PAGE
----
Guest's picture

I think its almost stupid for people to still hide their frugality these days. Almost everyone is having some sort of financial trouble, so f you don't voice how you're taking steps to save, or worse- bragging about not having to or the things you are spending on- you can definitely seem snobby. The town I grew up in was all about keeping up with the Jones', and I'm so surprised that people are still seeing status symbols and frivolity with their money as an essential

Guest's picture

Do you think, that certain immigrant/ethnic groups, promote a thrifty/financial responsiblity to their offspring, more so than the general American populace?

Guest's picture

Coming out of the cheapass/frugal closet was one of the best things I have ever done for my social life. Now my friends don't ask if I want to join them for xyz expensive stuff -- they ask if I want to come over for dinner! They know spending $12 on admission to something is not something I take lightly. Life is better being out, even if I'm known as a cheapskate.

Guest's picture

If we want to improve the financial health in this country, we all have to start saving more and wasting a lot less. Learning to not spend on things we don't really need is a good start. Adults have to start setting a good example. We do our best at home, I try to teach my kids not to take things for granted. I hope that I am doing a good job. I feel positive this will all catch on sooner or later.

Guest's picture

Wise words and I love the way you position this point. It is almost like we're embarrassed to not spend our money, when it is one of the best things we can all do for ourselves.

When we decided in 2008 to go after our dream of traveling around the world it required a massive shift in spending priorities. As part of the process we shared our dream with everyone and that we would be cutting back on dinners out, happy hours, and weekend trips. In addition, we shared our "phrase to save", which was the motto we used to stay on track. This let all our friends and family be part of our savings process and see why we were living a frugal life.

Now that we've been traveling for 20 months they can all see the value that our decision to cut back had on our dream. Today it's great to see so many of our friends coming out of the frugal closet themselves.

Guest's picture

I am "out of the closet." I live my life the way that I want to and don't seek outside approval from anyone. Lots of people- my family included- make fun of me for being frugal. What they dont know is that I am quietly setting myself up. I am 32 and will be completely debt free (house paid off) in less than five years. I also invested in two rental properties with some of our savings and am having renters pay them off for us. I am also saving 20% in my 401K and have done all of this while also having two small children. Right now I am planning our next vacation and am deciding between Turks & Caicos and Aruba. All of these things are only possible because of our frugal lifestyle. He who laughs last will laugh the longest.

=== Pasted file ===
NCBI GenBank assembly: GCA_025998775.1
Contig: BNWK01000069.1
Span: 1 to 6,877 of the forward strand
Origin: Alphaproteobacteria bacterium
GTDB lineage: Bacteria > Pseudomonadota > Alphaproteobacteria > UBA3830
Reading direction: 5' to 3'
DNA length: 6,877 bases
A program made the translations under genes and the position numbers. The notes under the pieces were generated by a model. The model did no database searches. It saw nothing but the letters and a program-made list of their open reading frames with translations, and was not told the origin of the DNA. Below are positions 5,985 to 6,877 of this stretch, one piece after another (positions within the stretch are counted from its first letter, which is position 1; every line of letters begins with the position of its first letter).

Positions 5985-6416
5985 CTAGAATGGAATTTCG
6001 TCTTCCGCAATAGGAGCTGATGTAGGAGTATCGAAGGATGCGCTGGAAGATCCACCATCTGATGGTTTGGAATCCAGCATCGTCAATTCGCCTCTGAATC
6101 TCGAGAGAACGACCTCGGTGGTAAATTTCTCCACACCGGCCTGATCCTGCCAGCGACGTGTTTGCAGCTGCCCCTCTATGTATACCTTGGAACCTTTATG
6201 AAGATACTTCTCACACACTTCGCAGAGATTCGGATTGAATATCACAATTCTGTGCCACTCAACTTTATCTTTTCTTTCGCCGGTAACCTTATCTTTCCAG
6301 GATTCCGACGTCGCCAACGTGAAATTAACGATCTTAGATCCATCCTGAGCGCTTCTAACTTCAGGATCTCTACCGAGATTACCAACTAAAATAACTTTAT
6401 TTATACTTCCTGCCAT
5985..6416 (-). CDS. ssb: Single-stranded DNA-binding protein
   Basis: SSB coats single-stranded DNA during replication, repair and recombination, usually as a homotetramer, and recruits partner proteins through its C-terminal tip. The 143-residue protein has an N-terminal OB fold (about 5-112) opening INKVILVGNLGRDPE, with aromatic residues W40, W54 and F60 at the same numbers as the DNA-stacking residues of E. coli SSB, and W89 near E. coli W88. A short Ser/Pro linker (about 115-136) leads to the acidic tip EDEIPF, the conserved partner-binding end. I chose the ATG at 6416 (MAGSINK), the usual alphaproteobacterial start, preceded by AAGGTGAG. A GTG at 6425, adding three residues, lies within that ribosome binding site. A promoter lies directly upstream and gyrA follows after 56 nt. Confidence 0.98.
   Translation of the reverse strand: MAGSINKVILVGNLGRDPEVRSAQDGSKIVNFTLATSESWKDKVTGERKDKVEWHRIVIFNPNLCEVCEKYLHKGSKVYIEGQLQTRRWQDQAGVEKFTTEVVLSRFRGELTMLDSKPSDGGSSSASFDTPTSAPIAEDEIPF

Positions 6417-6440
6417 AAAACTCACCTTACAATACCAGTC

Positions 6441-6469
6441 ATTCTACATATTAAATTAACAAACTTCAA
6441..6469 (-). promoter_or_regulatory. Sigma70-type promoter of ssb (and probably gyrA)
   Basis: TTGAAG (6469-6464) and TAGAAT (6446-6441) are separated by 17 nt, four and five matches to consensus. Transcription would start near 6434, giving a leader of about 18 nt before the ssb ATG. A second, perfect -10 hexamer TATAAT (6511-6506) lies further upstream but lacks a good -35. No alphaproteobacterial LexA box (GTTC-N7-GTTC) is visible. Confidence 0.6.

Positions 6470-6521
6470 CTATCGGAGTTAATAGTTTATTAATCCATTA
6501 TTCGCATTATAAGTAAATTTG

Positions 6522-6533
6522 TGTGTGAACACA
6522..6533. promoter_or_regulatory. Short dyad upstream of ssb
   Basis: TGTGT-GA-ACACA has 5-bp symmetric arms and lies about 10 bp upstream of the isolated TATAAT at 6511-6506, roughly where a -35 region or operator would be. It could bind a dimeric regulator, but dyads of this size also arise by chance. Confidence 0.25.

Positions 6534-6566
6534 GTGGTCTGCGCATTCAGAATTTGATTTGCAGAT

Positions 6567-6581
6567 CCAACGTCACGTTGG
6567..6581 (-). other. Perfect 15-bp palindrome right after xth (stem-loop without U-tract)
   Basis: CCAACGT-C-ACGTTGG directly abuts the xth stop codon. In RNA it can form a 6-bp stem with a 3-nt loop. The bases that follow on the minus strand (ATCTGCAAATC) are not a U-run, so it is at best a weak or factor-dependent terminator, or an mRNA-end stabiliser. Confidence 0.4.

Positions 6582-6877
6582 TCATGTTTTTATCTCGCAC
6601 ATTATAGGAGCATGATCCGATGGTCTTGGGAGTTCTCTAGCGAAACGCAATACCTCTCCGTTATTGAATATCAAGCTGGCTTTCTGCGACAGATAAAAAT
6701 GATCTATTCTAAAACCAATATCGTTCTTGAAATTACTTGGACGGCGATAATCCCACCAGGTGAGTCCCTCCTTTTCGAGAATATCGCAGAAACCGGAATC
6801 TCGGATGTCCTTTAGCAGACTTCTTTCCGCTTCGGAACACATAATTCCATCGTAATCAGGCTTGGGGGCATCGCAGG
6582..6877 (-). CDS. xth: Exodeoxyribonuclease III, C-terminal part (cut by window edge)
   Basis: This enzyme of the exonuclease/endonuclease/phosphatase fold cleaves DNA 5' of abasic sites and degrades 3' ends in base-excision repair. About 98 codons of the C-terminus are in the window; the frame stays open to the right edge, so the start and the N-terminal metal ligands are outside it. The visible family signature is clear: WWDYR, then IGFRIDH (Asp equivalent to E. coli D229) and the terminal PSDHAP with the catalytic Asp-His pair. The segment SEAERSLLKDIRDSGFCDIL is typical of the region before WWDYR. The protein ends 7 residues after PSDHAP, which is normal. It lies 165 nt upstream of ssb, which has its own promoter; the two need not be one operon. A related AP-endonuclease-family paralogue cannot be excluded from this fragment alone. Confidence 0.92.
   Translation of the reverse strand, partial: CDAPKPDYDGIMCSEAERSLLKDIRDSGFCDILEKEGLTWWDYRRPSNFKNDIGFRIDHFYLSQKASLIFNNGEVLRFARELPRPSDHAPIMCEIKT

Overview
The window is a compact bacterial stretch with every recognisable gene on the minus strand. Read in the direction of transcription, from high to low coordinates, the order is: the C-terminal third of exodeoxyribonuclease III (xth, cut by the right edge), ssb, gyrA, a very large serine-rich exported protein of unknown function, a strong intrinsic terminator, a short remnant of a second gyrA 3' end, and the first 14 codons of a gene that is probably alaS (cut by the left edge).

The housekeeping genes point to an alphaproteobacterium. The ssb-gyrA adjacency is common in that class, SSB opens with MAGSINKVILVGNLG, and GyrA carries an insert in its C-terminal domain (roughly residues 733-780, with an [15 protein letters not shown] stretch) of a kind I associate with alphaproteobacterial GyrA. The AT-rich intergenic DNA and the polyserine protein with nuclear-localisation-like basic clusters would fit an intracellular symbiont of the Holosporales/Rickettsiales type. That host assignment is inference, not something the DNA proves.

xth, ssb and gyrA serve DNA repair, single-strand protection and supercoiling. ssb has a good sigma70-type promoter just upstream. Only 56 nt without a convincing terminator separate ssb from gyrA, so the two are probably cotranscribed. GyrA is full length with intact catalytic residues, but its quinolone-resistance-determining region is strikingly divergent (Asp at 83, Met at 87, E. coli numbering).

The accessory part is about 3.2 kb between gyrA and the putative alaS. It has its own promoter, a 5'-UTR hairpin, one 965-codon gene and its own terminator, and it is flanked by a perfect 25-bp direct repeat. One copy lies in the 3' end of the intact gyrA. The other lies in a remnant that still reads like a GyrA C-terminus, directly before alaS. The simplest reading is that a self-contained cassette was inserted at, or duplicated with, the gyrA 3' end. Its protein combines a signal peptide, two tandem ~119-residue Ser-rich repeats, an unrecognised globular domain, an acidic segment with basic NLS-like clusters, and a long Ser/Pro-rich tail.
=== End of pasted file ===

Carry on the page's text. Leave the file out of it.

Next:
Guest's picture

I'm fairly subdued about my frugality at work. Sometimes, especially if someone is a flagrant, regretful spender, or trying to dig out of crushing debt, bragging about your frugality can easily come off as self-righteous, and just turn them off. If it comes up, in the right circumstances, I talk about my frugal ways, but otherwise lead by quiet example to show if you're careful with your money, you can have anything you want, just not everything you want. I'm very frugal in most areas of my life, which makes room for a few splurges on things I love, like good food and high-end candles. I've noticed my frugality tends to confuse people--because I do splurge in a few areas--but the bottom line is always living within my means.

Guest's picture

Cindy, I love your statement to "...lead by quiet example...". What an inspirational way to live and more powerful than a condemnation of others. We are all going through life, finding our way one day at a time and one person's choices are just that. But leading through example of what is possible is a great lesson for us all.

Thank you for sharing.

Kentin Waits's picture

Cindy -- I agree; your approach is perfect. Leading quietly by example communicates everything and the people who are supposed to notice, definitely do. :)

Guest's picture

I completely agree with the "quiet example" statement. Bragging about your frugality can be just as obnoxious as bragging about some super expensive new toy you just bought.

Guest's picture

I think it’s so important to change the cultural perception of frugality. Living frugally is often associated with being cheap but they’re not the same. If more people come out and are upfront about their frugality, I think being frugal will be an “in” thing.